“LDS Scene,” Ensign, Aug. 1999, 80
The Brigham Young University—Hawaii Campus women’s tennis team defeated Armstrong Atlantic State University in Pensacola, Florida, on 17 May to win the NCAA Division II national championship. Last year was BYU—Hawaii’s first year in the higher division; previously the women’s tennis team won two consecutive national titles in the NAIA. The championship match was originally scheduled for Sunday but was moved to Monday at the request of Latter-day Saint players.
More than 100 Latter-day Saint youth in Bulgaria recently gathered for the nation’s first youth conference, a three-day event with the theme of “Choose the Right.” Under the direction of Bulgaria Sofia Mission president Gary Stephens and his wife, Annette Stephens, the youth attended workshops on manners, music, media, and cooking; played games; and participated in a talent show. The conference concluded with a sacrament and testimony meeting conducted by Sofia district president Georgi Dermendjiev.
A memorial plaque and sandstone marker were recently dedicated near the birthplace of President Wilford Woodruff in Avon, Connecticut. Born on 1 March 1807 to Aphek and Beulah Woodruff, President Woodruff attended school in the area and worked in his father’s flour mill. The memorial is located in a public park less than a mile from the mill site, which is now owned by a private boys’ school. The dedicatory prayer was offered by Elder Donald L. Staheli of the Seventy, First Counselor in the North America Northeast Area Presidency.
More than 100 Latter-day Saint musical performers—including the 97-voice Mormon Oratorio Chorus, five soloists, and nine instrumentalists—recently performed a concert in New York City’s Carnegie Hall. Before an audience of about 2,000 people, the musicians performed a variety of religious music celebrating the Savior’s Resurrection. “One of our strengths in the New York area is certainly our artists,” said Brent Belnap, president of the New York New York Stake, which organized the concert.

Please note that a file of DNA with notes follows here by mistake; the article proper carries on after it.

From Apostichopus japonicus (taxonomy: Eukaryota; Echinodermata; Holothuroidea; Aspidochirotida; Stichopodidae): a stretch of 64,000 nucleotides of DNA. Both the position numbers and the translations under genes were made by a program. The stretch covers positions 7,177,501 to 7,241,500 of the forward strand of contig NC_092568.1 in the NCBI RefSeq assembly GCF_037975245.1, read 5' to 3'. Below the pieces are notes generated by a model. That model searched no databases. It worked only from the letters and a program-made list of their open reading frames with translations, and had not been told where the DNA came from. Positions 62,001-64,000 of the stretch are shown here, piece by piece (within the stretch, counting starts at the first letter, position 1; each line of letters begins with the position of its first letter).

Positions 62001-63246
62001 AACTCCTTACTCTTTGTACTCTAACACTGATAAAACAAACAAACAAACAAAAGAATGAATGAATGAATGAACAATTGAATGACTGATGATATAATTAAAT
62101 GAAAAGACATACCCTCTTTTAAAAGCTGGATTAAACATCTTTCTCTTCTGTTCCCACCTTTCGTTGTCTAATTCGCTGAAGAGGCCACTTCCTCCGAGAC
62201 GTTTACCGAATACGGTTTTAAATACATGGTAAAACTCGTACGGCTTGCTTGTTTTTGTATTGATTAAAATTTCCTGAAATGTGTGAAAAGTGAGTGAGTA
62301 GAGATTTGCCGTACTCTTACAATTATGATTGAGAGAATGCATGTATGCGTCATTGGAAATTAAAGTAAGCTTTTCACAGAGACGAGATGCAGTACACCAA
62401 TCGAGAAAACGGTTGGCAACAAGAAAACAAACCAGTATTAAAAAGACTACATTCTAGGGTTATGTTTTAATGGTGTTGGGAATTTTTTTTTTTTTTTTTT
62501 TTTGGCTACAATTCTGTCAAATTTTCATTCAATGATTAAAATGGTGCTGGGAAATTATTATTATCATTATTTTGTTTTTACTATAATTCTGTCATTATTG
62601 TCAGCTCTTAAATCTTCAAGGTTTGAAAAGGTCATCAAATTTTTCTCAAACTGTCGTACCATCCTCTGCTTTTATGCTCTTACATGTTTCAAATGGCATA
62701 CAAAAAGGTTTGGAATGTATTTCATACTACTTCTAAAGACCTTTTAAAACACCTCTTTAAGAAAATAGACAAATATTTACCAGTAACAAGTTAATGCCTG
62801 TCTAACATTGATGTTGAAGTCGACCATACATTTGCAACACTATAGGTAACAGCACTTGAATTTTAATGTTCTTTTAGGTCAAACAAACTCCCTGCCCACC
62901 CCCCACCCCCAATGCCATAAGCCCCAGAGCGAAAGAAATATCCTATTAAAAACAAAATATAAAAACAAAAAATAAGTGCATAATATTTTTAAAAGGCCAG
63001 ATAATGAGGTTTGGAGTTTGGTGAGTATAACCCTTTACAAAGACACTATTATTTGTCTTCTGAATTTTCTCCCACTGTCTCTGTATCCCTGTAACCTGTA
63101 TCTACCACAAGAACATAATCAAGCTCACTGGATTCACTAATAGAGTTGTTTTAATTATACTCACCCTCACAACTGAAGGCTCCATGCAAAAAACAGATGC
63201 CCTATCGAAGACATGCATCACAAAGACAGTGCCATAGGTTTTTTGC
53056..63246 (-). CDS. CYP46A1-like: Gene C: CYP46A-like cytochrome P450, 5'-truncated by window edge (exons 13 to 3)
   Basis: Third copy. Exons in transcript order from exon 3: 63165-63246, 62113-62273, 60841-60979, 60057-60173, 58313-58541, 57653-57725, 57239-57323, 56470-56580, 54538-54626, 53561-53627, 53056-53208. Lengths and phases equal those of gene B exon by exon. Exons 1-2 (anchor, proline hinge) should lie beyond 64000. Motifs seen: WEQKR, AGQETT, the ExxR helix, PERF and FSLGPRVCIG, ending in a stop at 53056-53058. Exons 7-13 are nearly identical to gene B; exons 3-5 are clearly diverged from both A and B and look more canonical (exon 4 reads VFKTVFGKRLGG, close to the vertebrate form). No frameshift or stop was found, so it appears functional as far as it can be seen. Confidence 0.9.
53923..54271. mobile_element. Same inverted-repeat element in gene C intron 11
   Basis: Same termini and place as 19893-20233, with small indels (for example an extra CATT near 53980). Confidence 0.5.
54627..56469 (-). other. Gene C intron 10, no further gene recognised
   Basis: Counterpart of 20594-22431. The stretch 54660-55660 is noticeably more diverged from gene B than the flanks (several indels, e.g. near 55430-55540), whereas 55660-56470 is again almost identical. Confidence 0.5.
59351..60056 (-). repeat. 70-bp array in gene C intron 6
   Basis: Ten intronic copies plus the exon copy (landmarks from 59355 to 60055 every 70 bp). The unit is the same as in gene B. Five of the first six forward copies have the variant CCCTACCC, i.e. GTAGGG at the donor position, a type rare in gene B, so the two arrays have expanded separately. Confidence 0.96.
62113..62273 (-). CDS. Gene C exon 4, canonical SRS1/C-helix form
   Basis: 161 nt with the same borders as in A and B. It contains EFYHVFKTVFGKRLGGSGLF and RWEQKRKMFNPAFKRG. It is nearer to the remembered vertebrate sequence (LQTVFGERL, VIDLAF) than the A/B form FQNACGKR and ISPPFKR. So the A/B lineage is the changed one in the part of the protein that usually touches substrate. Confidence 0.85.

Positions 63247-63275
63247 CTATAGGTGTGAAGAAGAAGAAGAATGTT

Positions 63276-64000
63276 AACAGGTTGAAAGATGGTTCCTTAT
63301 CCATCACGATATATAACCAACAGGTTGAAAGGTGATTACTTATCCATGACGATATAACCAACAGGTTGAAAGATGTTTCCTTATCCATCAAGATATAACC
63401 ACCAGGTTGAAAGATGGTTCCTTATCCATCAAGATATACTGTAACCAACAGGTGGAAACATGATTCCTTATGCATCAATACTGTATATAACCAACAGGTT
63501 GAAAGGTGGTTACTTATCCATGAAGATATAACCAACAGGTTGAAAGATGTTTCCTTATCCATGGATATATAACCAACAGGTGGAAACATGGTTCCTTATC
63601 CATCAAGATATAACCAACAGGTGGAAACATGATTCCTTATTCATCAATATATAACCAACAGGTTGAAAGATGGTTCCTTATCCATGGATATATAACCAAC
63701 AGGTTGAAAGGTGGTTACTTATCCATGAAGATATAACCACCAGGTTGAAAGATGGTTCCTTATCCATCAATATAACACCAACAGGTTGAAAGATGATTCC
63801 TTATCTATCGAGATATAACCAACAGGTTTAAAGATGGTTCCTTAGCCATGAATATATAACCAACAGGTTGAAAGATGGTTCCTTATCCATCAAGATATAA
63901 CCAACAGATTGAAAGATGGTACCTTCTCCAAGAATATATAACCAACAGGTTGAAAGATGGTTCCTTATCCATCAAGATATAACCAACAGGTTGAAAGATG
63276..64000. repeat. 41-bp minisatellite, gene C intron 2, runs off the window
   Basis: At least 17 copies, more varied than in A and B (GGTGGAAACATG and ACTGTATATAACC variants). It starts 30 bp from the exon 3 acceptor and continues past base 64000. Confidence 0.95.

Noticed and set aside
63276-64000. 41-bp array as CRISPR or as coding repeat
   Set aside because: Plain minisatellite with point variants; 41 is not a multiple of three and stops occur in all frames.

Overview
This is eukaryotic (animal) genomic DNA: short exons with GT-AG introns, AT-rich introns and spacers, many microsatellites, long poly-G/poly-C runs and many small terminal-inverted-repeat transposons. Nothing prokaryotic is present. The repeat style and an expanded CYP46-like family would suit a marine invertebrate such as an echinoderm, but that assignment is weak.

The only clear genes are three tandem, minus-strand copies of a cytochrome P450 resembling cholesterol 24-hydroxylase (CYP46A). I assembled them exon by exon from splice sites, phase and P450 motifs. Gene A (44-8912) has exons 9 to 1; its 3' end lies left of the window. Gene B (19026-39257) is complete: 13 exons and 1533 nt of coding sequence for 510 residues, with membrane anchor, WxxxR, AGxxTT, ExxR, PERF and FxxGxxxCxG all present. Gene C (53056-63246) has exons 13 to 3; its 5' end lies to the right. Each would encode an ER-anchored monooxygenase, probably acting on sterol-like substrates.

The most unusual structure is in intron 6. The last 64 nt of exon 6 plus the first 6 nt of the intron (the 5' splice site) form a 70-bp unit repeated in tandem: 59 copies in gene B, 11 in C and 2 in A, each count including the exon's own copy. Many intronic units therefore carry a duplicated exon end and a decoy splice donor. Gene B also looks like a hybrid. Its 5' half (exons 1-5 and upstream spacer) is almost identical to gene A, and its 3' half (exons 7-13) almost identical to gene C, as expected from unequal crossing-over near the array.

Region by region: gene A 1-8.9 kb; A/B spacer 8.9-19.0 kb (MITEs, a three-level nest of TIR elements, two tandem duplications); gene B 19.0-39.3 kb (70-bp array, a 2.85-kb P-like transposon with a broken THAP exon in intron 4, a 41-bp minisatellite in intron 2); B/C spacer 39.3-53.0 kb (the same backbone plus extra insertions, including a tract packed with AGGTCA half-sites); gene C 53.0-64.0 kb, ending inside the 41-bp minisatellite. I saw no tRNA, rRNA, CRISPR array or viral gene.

In honor of black Latter-day Saint pioneer Jane Elizabeth Manning James, a sculpted memorial plaque was recently dedicated in the Salt Lake City Cemetery. Born in Wilton, Connecticut, in the early 1800s, Sister James walked 800 miles to Nauvoo, Illinois, after her family joined the Church. She lived in the homes of both the Prophet Joseph Smith and President Brigham Young and subsequently married black Latter-day Saint Isaac James, gave birth to a son at Winter Quarters in 1846, and joined an early pioneer company to the Salt Lake Valley. When she died in 1908, President Joseph F. Smith and other General Authorities spoke at her funeral.
During May the Mormon Youth Chorus and Symphony performed its last concert in the Tabernacle on Temple Square. Speaking before the performance, Elder L. Tom Perry of the Quorum of the Twelve Apostles thanked director Robert C. Bowden for “the joy and happiness of musical entertainment you have brought.” Brother Bowden, who has led Mormon Youth since 1974, said, “I cannot think of a more rewarding experience than that which I have had with these people, and I thank the Lord every day.” Earlier in May the Mormon Youth Chorus and Symphony’s final tour included performances aboard the USS John C. Stennis, an aircraft carrier docked in San Diego, California; at Camp Pendleton in Oceanside, California; and in the Tuacahn Amphitheatre near St. George, Utah.